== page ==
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Dr Eroglu on Ceritinib With or Without Trametinib in Pretreated Advanced Melanoma

Zeynep Eroglu, MD, discusses the efficacy and safety of ceritinib as monotherapy and in combination with trametinib in pretreated advanced melanoma.

Zeynep Eroglu, MD, medical oncologist, Department of Cutaneous Oncology, Moffitt Cancer Center, assistant professor, Department of Oncologic Sciences, the University of South Florida Morsani College of Medicine, discusses a phase 1/2 trial (NCT03501368) assessing the efficacy and safety of ceritinib (Zykadia) as monotherapy and in combination with trametinib (Mekinist) in patients with pretreated advanced melanoma.

The study initially began with a phase 2 portion, which included 11 patients treated with ceritinib alone at the FDA-approved dose of 450 mg per day, Eroglu begins. Safety assessments revealed standard toxicity profiles associated with ceritinib, with liver enzyme elevation being the most common grade 3 adverse effect (AE) observed, she explains. However, findings presented at the 2024 AACR Annual Meeting showed that no responses were observed in patients treated with single-agent ceritinib.

Subsequently, the study progressed to a phase 1 portion, which investigated the combination of ceritinib and trametinib in 17 patients enrolled. Dose-escalation strategies were employed, starting at a lower dose of ceritinib at 300 mg combined with the standard dose of trametinib at 2 mg, which was deemed dose level 1. Eroglu explains that toxicity concerns emerged at this dose level, including instances of grade 3 rash. Consequently, a dose de-escalation was implemented to dose level –1, comprising 300 mg of ceritinib and 1.5 mg of trametinib per day, Eroglu says.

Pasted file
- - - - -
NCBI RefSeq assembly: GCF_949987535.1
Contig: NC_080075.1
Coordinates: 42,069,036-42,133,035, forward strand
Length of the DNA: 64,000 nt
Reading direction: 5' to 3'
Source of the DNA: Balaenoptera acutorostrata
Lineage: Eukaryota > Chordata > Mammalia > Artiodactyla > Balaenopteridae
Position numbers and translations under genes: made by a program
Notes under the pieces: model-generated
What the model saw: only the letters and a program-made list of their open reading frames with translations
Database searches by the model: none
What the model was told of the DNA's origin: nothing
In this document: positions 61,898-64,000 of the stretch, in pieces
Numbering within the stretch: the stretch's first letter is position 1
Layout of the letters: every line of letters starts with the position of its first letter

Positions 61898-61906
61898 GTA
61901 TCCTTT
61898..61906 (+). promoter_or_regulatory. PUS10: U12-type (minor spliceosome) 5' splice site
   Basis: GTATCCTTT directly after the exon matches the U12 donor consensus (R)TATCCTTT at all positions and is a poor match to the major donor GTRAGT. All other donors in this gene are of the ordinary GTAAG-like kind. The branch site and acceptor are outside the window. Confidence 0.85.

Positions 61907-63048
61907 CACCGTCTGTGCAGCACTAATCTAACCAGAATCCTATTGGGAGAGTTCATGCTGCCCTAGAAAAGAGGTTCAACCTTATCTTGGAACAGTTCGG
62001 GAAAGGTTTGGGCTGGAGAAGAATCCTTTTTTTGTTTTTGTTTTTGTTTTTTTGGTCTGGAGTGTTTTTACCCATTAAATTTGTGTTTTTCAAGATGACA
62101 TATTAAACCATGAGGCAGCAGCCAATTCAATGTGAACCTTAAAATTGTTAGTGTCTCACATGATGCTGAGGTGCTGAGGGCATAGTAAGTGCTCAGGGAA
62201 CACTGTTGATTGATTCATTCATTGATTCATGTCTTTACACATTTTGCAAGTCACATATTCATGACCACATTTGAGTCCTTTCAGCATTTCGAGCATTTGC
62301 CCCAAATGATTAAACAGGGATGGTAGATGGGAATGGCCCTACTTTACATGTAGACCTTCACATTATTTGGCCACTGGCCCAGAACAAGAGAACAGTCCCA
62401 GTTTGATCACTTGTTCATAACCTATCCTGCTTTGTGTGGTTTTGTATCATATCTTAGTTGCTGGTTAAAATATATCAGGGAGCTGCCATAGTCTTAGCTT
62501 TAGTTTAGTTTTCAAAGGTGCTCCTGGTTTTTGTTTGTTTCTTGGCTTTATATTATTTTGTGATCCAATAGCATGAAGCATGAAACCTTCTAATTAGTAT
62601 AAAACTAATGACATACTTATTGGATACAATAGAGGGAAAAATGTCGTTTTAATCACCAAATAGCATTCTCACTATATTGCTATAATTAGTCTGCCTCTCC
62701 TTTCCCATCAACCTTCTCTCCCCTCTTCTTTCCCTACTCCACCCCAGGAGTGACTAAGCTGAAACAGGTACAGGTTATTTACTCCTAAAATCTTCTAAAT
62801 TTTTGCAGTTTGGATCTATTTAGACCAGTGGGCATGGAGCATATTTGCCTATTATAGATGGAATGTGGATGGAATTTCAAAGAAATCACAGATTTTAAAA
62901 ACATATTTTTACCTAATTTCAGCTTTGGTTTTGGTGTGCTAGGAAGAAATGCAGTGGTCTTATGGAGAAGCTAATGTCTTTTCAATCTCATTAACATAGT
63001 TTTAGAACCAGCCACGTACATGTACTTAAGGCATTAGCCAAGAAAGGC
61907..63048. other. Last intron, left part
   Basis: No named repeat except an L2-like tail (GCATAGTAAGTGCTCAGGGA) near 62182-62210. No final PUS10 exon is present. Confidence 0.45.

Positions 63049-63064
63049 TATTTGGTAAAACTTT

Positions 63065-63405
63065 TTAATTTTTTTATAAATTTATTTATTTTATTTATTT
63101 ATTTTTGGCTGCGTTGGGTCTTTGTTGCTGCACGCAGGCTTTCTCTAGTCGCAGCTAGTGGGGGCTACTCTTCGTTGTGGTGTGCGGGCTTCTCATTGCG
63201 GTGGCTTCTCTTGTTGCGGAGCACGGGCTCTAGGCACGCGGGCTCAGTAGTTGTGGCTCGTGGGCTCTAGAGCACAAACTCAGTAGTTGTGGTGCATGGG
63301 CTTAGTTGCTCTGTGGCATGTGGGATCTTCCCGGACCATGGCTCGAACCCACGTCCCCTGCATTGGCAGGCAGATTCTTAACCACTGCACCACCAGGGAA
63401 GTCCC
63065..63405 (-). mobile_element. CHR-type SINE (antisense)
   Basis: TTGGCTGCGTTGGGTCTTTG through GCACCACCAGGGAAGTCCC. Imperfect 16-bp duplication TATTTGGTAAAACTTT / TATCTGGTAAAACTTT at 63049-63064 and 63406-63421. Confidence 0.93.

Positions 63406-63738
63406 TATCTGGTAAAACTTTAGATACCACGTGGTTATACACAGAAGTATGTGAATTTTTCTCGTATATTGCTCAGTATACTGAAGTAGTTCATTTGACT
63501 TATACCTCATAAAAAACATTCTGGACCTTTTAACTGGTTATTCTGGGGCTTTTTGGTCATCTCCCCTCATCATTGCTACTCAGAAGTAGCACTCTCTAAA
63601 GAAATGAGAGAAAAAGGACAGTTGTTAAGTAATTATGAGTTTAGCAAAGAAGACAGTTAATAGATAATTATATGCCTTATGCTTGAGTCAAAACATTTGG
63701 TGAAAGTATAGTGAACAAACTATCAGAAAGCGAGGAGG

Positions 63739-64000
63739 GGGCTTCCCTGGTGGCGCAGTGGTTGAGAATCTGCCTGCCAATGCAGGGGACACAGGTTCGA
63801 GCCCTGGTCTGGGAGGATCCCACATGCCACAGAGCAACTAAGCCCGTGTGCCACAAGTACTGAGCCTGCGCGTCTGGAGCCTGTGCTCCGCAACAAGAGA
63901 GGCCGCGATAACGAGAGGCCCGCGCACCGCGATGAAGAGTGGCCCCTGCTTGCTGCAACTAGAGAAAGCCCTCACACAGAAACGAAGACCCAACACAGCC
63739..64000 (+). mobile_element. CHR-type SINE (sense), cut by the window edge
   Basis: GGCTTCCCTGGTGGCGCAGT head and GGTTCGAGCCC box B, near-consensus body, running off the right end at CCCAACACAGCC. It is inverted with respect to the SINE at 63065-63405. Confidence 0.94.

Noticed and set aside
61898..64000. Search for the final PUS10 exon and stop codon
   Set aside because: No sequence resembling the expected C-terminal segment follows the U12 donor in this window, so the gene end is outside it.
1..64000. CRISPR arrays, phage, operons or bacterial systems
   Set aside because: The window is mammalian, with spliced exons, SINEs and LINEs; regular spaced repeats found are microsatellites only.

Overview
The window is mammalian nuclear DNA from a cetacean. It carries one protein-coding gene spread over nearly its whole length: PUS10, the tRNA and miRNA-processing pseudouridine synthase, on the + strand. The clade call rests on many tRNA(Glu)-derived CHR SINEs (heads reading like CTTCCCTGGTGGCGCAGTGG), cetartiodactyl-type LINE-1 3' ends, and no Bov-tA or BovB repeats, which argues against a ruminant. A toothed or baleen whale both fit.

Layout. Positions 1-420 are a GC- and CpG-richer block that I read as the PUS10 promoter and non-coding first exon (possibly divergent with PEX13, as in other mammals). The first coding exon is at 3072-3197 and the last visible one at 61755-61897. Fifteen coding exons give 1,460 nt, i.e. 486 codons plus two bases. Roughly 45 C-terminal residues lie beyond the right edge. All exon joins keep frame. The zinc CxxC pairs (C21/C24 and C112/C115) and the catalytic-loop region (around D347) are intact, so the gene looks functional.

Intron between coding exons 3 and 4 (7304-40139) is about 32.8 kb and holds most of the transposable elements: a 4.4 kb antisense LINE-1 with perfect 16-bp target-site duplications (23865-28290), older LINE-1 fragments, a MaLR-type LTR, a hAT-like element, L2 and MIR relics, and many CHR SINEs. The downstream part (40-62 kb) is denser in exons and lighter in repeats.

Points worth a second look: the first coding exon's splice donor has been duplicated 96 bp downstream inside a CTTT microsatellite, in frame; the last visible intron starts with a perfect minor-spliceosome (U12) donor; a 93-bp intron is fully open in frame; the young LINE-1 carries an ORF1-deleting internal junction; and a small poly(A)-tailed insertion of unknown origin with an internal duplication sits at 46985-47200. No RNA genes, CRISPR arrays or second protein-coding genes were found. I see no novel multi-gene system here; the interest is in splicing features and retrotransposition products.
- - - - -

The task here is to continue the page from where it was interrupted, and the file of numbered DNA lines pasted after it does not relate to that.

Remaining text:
Throughout dose escalation in the combination cohort, patients were enrolled in groups of three, and 12 patients were initially treated at dose level 1. Two responses were observed in patients treated with the combination, and 6 additional patients experienced stable disease. However, combination therapy with ceritinib and trametinib presented greater challenges in terms of tolerability compared with ceritinib monotherapy, Eroglu notes. The observed toxicity profile, including dose-limiting toxicities of grade 3 rash and grade 2 glaucoma, prompted dose adjustments and interruptions for some patients.

Findings from the study provided more context for the safety and tolerability profile of ceritinib in combination with trametinib in patients with advanced melanoma. Further investigation and optimization of dosing strategies may be warranted to mitigate treatment-related AEs and enhance therapeutic outcomes, Eroglu concludes.

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